The Victorian state government was recently reported to be investigating whether it could make it easier for bullying victims to sue schools. This was prompted by the case of a 13-year-old boy who had to undergo surgery after being bullied at a private school in 2016.
All forms of bullying have the potential to create long-term and often disastrous psychological as well as physical effects. Some young peoplewho have died by suicide were found to have done so after persistent bullying.
Evidence is emerging of the links between school bullying and offending and depression in later life, for both the bullied and the bullies.
Schools have a legal obligation to address bullying behaviour of pupils and provide support for both the victim and the perpetrator.
Assault and the law
Outside school, physical bullying behaviour such as pushing and punching would be assault and dealt with in the criminal justice system.
State lawmakers now further addressing different forms of bullying. For example, the Crimes Amendment (Bullying) Act 2011 (Vic) focuses on stalking and other behaviour designed to threaten or cause physical or mental harm, and the proposed Statutes Amendment (Bullying) Bill 2017(SA) criminalises bullying behaviour including threatening, degrading, humiliating, disgracing or harassing another person face to face or online.
There is no reason any of these laws would not apply within schools.
Emotional bullying in all its varying forms poses greater difficulty wherever it occurs. Australian law is gradually introducing responses to emotional abuse. There are avenues for complaints of digital bullying, for example, under the Enhancing Online Safety Act 2015 and the Enhancing Online Safety (Non-consensual Sharing of Intimate Images) Act 2018.
External complaint avenues and criminal ramifications are one thing. But what about cases where a child was bullied persistently and whose complaints to the school went unheeded? Can a school be sued for the harm caused to a student?
The New South Wales courts have said yes. In three notable cases, former students received compensation by proving the school was negligent due to its inaction. Jazmine Oyston, David Gregory and Ben Cox proved they had suffered ongoing mental harm from bullying that their schools failed to address.
In holding the schools liable, the courts set valuable parameters of a school’s legal responsibility.
A school owes a legal duty of care to its students directly and through its staff. This duty exists when the situation is in the school’s area of control – on school grounds, on or waiting for school transport, and on school-organised excursions or activities.
Satisfying this requirement becomes more fuzzy when the harm occurred through digital media, or outside what could strictly be called school activities, such as sports or work experience.
Once control is established, the extent to which the school knew or ought to have known of the bullying is the next concern. In each of the above cases, the evidence details a litany of complaints and concerned parent contact with the school.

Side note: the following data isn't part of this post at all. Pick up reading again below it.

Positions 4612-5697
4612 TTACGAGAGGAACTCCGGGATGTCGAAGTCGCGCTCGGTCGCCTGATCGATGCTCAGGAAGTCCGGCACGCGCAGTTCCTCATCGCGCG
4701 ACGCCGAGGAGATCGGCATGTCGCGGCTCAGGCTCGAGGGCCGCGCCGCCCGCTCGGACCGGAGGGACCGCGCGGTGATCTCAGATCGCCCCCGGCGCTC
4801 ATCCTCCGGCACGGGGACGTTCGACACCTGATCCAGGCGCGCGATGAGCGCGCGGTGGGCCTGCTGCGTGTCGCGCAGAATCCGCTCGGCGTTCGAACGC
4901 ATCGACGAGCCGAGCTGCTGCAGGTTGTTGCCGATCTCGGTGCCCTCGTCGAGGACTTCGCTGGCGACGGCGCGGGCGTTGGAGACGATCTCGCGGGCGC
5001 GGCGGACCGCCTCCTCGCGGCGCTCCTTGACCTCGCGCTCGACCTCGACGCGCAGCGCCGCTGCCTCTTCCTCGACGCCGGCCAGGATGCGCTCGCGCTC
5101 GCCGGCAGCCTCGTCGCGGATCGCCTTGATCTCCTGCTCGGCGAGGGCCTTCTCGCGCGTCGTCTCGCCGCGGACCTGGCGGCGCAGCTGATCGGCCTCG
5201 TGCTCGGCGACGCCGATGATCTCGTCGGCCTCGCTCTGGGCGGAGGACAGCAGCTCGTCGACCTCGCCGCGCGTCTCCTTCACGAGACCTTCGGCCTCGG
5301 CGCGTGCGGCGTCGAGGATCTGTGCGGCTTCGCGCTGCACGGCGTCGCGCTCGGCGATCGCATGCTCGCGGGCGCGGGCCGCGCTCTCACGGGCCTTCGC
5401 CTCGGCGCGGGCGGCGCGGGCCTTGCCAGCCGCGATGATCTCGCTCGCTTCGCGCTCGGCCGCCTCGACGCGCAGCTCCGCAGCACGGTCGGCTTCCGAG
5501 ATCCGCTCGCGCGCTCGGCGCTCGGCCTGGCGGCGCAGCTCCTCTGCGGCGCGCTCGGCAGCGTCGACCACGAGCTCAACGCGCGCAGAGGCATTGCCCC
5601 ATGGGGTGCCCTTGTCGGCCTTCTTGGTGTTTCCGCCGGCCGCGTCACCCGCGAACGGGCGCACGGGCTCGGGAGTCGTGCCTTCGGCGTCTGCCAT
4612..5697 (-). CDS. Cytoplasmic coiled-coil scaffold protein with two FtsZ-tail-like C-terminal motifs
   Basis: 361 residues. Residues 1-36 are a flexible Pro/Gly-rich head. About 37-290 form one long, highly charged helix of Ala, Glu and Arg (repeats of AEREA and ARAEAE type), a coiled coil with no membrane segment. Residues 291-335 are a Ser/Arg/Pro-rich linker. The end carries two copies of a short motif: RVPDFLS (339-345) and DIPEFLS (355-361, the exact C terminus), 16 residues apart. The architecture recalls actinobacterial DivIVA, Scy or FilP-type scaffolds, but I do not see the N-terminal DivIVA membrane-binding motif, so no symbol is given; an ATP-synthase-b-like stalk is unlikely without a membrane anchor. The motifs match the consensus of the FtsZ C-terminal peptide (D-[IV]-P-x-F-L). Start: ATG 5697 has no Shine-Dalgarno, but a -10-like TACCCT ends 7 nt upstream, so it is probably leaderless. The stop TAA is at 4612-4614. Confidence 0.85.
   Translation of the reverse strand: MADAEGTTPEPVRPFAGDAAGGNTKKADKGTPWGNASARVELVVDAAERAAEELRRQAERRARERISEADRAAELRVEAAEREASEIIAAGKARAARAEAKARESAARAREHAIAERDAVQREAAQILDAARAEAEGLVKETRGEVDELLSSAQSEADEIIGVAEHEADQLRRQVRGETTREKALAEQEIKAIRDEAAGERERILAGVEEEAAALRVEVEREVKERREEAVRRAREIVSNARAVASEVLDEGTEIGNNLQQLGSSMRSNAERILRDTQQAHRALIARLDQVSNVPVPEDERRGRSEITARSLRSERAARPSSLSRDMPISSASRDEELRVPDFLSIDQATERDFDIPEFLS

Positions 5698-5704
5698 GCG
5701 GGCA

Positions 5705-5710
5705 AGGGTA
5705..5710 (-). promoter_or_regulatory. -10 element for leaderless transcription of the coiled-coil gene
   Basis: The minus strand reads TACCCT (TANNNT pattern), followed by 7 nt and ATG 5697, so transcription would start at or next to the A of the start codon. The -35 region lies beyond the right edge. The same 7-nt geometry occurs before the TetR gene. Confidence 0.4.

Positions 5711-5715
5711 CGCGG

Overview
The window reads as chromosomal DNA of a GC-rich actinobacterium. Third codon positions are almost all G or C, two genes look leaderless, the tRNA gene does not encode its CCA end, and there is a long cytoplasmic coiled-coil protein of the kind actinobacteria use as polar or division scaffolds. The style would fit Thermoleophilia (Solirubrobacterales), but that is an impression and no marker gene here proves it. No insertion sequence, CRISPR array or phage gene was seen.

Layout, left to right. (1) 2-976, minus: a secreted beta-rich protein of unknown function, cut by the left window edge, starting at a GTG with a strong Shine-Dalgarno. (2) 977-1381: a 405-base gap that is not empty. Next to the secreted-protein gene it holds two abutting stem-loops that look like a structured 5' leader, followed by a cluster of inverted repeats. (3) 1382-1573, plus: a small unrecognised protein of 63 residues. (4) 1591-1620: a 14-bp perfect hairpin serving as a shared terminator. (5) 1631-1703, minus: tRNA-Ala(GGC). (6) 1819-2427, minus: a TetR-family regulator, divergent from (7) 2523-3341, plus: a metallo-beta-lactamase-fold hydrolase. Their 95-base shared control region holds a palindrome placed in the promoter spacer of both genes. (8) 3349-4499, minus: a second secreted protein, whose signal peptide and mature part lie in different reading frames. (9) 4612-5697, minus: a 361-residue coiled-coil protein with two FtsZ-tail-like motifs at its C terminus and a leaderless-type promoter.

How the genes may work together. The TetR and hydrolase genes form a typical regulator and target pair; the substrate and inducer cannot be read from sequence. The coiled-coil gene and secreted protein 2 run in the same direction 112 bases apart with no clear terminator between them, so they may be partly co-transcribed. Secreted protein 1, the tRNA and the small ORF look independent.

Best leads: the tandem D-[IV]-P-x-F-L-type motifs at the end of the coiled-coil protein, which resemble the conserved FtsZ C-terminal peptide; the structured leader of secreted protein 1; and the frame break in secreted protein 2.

Jazmine Oyston’s school days were stained by pushing, name calling and harassment. The school was aware of this due to her complaints and her severe anxiety and panic attacks (at one stage an ambulance was called to the school).
David Gregory and Ben Cox had similar stories of physical bullying. Ben’s mother was called to the school on several occasions when he had varying degrees of physical harm. She had voiced her deep concerns to the principal.
What school personnel did or did not do is the next focus. In Ben’s case, even after these incidents, the school failed to recognise the bullying behaviour of the other pupil, even telling Ben “bullying builds character”.
Schools may point to their anti-bullying policies if conduct like this occurs, but these are not enough if the school can’t show policies were known and followed.
For the school to be liable for damages, the school’s inactivity must be proven to have caused the harm. This can be easier to prove when it comes to physical harm, but the link between bullying and a psychiatric illness may be more difficult.
This is especially problematic when the psychiatric condition develops some time later as other factors in the person’s life may come into play. But it has been done.
David Gregory was in his 30s when he made the claim his psychiatric illness was a direct result of the persistent bullying he suffered when at school more than a decade earlier. He was awarded nearly half-a-million dollars compensation from the NSW government.
The above cases and others where this kind of harm is central now show a much greater recognition of delayed development of psychiatric harm.
While the law for proving when and why a school should pay is now reasonably clear, argument on the facts may provide some wriggle room for educators and their insurers less inclined to accept liability, as is the case with the Melbourne schoolboy reported above.
Court action may go over many years with several appeals before final determination – in Jazmine’s case from 2007 to 2013.
It rarely serves the parties well, particularly when weighed against the cost, time, energy and anxiety already on top of significant harm.
When the facts point to a school’s liability, its priority and that of its insurers should be to acknowledge shortcomings and accept responsibility for the harm. They should focus on reaching a fair and just settlement rather than devising means to oppose or delay the claim.
Author Bio: Sally Varnham is Professor of Law at the University of Technology Sydney